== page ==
Do you have an elderly parent or loved one in a Southern California nursing home? A recent study of nursing facilities within our state found that in 20 out of 22 facilities tested, the drug-resistant and often deadly skin infection “MRSA was present. San Diego’s local ABC 10 News referred to it as a “superbug,” and warned that it is “rampant in nursing homes.” MRSA can be scary—it moves quickly, it’s highly contagious, and it can seriously affect elderly residents.
Until recently, researchers tended to focus on the spread of MRSA in hospitals, often neglecting to track the infection in nursing-home settings.
What is MRSA and what does its presence mean for nursing homes in California? Keep reading to learn more about this infection that is resistant to many “common antibiotics” used in nursing facilities.
MRSA is an acronym for methicillin-resistant Staphylococcus aureus (MRSA). According to the National Institute of Health (NIH), MRSA infections can be community-based or can form in healthcare settings. Community-based strains are those that begin in the “general outside world” (instead of in hospital settings or other healthcare venues) and are carried into places like long-term care facilities and nursing homes.
MRSA can lead to “bloodstream infections [and] abscesses and pneumonia.” The NIH emphasizes that MRSA infections are especially dangerous in nursing home settings.
MRSA infections are spread through contact. You can catch staph infection by touching someone with the bacteria (including a patient or a physician) or by touching an object that has come into contact with the bacteria.
Between October 2008 and May 2011, University of California-Irvine researchers visited 22 nursing homes, swabbing the noses of the residents at those facilities. After finding MRSA at 20 of these facilities, the research team concluded that Southern California nursing homes require more “infection control interventions.”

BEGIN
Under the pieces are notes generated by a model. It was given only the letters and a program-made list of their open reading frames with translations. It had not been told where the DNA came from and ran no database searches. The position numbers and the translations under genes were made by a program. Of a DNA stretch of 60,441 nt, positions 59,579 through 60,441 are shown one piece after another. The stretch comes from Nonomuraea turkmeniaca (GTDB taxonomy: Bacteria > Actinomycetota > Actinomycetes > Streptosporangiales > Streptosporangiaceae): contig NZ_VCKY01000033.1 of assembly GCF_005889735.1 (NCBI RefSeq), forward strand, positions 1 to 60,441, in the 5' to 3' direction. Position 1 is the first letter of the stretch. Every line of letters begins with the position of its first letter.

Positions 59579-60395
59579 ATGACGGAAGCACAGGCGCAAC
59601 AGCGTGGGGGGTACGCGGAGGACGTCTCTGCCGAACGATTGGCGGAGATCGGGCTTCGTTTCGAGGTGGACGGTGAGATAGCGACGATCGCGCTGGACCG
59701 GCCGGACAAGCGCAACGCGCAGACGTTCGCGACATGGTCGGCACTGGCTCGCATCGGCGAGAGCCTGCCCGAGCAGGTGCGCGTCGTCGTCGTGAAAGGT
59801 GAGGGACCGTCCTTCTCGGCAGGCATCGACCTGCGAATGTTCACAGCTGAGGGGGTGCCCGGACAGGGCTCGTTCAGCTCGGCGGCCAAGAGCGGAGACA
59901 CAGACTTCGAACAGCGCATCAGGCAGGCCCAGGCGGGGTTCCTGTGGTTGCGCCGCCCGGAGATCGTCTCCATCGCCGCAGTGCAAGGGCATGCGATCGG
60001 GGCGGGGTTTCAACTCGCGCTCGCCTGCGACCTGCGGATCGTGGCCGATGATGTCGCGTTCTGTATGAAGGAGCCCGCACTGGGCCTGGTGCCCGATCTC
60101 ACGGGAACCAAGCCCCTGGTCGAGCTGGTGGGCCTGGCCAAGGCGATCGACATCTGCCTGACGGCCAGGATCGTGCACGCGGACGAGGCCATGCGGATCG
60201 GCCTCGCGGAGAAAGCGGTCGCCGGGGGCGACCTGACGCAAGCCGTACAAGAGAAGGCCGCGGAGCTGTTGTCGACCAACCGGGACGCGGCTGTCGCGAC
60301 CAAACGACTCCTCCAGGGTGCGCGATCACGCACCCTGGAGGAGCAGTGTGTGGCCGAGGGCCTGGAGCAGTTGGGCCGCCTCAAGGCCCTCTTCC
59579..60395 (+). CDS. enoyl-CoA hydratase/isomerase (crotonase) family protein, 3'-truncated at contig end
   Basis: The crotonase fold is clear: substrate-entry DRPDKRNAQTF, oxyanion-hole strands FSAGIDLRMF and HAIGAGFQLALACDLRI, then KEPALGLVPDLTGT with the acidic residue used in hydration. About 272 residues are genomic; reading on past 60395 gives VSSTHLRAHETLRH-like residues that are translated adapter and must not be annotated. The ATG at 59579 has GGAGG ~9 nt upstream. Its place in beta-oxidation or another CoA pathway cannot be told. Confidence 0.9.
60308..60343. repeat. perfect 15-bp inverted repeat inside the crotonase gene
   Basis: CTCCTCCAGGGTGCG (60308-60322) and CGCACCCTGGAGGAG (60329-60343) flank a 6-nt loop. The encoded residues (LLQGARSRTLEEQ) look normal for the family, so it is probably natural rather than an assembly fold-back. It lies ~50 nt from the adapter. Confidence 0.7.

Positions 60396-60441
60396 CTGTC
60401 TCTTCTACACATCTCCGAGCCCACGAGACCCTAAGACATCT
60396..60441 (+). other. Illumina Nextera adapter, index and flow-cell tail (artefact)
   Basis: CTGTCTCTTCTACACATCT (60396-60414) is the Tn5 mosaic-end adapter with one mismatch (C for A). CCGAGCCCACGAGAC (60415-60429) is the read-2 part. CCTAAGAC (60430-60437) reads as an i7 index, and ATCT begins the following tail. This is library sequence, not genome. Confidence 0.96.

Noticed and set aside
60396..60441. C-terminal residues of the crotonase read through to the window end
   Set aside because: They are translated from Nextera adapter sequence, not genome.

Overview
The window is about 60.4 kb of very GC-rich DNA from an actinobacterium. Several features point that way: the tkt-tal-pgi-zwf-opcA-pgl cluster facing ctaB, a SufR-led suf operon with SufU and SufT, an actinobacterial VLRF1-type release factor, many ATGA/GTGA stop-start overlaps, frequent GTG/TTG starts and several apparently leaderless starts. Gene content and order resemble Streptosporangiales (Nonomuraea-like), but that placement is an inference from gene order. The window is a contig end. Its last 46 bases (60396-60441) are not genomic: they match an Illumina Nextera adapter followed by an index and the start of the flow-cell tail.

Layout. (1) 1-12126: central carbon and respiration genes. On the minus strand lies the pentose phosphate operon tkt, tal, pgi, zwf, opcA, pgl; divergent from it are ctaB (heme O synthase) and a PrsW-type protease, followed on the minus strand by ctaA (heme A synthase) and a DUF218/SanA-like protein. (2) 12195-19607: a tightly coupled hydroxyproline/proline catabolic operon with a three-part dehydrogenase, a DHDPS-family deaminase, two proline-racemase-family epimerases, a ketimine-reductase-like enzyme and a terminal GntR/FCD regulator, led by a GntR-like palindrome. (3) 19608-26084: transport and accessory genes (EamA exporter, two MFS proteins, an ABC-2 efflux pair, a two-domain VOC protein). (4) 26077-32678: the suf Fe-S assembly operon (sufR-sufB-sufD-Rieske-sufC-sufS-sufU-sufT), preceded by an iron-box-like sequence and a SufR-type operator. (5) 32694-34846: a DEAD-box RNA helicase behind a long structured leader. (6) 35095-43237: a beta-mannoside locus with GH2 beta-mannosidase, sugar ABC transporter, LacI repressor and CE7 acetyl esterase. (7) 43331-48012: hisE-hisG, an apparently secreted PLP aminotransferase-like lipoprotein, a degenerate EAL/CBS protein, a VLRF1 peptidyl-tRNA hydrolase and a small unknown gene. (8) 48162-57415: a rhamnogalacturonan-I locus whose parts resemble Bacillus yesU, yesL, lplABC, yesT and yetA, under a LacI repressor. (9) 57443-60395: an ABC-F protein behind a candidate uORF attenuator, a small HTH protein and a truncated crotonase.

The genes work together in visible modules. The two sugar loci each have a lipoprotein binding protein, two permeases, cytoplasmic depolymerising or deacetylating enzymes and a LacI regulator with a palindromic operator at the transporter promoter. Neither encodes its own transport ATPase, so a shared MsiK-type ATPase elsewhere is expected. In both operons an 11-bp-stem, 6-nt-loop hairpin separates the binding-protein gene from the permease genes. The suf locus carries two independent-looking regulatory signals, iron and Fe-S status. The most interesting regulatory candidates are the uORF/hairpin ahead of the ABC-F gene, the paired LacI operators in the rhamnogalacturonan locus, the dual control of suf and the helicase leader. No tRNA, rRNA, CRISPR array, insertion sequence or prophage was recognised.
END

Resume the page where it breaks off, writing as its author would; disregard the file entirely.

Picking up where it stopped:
What does this mean? According to Medline Plus, nursing homes physicians and staff must pay more attention to signs of spreading drug-resistant infections. As well, these facilities should employ infection-control measures such as “enhanced environmental cleaning” or “skin decolonization.”
In particular, nursing facilities need to be aware of community-associated strains of the infection. In fact, one of the authors of this recent study indicated that nursing home residents are especially susceptible to the community-acquired strain of MRSA, since nursing homes often encourage socializing.
This means that budgets need to increase. A local Elder Advocacy Center indicated that the high prevalence of MRSA in nursing homes may be due to low staffing—many of these facilities attempt to save money by limiting the number of staff they employ.
MRS Prevalence and Nursing Home Law
When a nursing home detects MRSA infections within the facility, a physician is required to inform an elderly resident’s family, and is supposed to explain how they can help to limit the spread of the infection.
In the local ABC 10 News story, Marian Hollingsworth, whose elderly father resided in a San Diego nursing home, was horrified to find that he contracted MRSA after being in the facility for only a day. She never learned that MRSA had been found in the nursing home prior to her father’s residency, and she also learned that her father had been “kept near the front desk in a wheelchair,” meaning that “everyone who went in and out of the facility was exposed to him.” As a result, Hollingsworth and her family members were unable to touch her father in his final days. She explained that “there were no last hugs, no last kisses, no time to hold his hand as he lay dying.”
If your elderly parent or loved one has contracted MRSA in their nursing home, or if you’re concerned about the duties of your loved one’s physician within their nursing facility, speak to an experienced elder law attorney today.
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Los Angeles Nursing Home Fined After Resident Dies
What Nursing Homes Won’t Tell You
[Image courtesy of Wikimedia Commons]